All Policy Exchange publications are free to download in .pdf format. You can also purchase hard copies of the majority of our reports – check each individual report page for details.
Economics & Social Policy Publications
Public sector workers in the North East, Merseyside and South West of England earn as much as £3,200 more than their equivalents in the private sector. The variation in pay has arisen because of the system of national pay bargaining, which means that workers are paid the same amount regardless of where they live. The paper recommends abolishing national pay deals and moving to a system which can reflect local labour markets and reward performance.
Cultures of Dependency says that in the future employment support must better understand the pressures that families, social networks and communities put on unemployed people. Devolving power and money would allow individual Jobcentres to pilot new innovative ways of delivering local personalised support to help people find a job. Support could also be targeted at whole families, peer groups or estates in order to tackle serious barriers to work like a poor work ethic or family problems.
Capping Welfare argues that post 2015, cutting Winter Fuel Payments or TV licences for pensioners is ‘simply tinkering around the edges’. Cuts to these pensioner perks would save at most £3 billion even if there were completely removed. In contrast, the State pension costs are set to rise by some £40 billion in today’s terms the next 50 years. This would mean younger generations saddled with enormous financial burdens.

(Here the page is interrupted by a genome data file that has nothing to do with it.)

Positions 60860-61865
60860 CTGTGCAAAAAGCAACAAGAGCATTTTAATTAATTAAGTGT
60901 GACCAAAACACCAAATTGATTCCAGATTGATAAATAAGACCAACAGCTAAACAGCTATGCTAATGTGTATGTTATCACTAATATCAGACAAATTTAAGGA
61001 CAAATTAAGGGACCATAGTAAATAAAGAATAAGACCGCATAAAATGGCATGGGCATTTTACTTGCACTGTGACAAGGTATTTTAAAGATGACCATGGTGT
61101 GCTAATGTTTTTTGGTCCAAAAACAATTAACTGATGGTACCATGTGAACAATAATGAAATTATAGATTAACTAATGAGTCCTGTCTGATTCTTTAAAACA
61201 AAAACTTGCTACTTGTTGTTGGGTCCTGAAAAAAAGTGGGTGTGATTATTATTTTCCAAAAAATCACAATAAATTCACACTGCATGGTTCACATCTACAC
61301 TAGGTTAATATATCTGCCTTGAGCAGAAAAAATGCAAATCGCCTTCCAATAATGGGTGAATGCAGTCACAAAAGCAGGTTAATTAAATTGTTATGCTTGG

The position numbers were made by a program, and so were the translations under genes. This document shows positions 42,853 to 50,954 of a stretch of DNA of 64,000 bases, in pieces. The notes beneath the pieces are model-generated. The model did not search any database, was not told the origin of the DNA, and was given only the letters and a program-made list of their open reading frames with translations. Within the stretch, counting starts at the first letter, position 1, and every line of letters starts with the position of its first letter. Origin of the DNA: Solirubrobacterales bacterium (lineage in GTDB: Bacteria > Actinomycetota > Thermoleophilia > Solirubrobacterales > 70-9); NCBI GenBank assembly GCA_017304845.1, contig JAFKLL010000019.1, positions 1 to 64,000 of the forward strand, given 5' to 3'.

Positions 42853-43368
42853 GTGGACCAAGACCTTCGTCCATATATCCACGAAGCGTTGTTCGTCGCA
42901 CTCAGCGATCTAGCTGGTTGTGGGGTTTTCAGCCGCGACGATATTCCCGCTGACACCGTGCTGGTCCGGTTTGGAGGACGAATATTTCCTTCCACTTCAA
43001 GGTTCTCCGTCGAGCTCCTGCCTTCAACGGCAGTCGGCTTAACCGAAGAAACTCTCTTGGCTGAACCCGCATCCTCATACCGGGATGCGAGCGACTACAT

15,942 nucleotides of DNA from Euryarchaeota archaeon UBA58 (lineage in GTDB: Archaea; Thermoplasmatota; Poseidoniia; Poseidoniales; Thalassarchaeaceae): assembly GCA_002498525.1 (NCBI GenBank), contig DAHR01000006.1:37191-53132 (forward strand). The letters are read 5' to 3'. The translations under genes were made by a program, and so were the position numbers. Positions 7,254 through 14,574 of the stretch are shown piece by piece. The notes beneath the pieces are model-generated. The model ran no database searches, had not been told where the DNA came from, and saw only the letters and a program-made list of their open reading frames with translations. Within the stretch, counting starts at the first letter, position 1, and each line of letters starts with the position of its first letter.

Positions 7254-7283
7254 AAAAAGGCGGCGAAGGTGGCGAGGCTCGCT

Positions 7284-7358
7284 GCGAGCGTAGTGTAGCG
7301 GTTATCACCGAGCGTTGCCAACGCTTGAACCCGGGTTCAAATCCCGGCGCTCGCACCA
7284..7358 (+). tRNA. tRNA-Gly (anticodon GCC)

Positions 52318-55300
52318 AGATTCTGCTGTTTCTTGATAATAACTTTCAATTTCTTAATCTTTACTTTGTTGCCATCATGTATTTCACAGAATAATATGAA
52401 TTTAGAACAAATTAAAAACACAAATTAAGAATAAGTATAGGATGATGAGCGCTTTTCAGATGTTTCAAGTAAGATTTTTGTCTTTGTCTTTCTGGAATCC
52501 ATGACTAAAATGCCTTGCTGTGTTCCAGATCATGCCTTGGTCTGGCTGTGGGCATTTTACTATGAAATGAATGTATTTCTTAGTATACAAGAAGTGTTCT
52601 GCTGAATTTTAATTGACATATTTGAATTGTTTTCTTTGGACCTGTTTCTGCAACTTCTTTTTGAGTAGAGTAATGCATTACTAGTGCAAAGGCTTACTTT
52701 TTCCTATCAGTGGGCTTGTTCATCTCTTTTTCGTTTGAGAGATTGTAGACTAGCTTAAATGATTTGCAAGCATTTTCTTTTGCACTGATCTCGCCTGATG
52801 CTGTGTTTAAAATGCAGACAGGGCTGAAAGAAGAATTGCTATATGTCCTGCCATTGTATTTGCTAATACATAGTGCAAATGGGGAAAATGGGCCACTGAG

The Work Programme is not doing enough to help those furthest away from the labour market. Route2Work says that paying private and voluntary providers to help people back into work is a sensible approach to reducing unemployment. However, there needs to be a new complementary scheme that encourages and rewards charities, social enterprises and small-scale providers to help the most vulnerable people.
Better Public Services: A Roadmap for Revolution, calls for a number of changes in the way services are delivered which puts power firmly in the hands of the public.
Policy Exchange’s response to the DWP’s labour market interventions consultation, Slow Progress says that there must be greater conditions for in-work claimants to ensure that they are doing all they can to increase their hours and earnings. The introduction of Universal Credit this year provides the government with an opportunity to ensure that workers reliant on state benefits are explicitly asked to do more to find more work where possible.
Outcomes, Not Just Incomes says that nearly one in five children (2.3 million) across the UK are living materially deprived lives and are not included in the government’s headline measure of relative income poverty. This is despite £170 billion of expenditure between 2003 and 2010. The report identifies a number of problems with the existing measure of child poverty and recommends a new Child Poverty Bill that would measure social poverty as well as household income.
Quality Childcare highlights how people living in the most deprived areas of the country are receiving poorer quality childcare, when it is children in these areas who will gain the most from accessing high quality care. This report calls for the government to put fresh impetus in improving the quality of early years teaching and makes recommendations for how to do so.
The UK is facing global challenges. Our research is world class, but we need to be better at taking our great scientific research and applying it. This pamphlet, by Universities and Science Minister Rt Hon David Willetts MP, sets out eight great technologies where we can do exactly that.
This report argues that the government should increase the number of looked after and disadvantaged children given the opportunity to attend boarding schools. Using residential schooling can provide children with stability at home and at school, is actually cheaper than foster care and disadvantaged children staying in boarding schools attain better grades.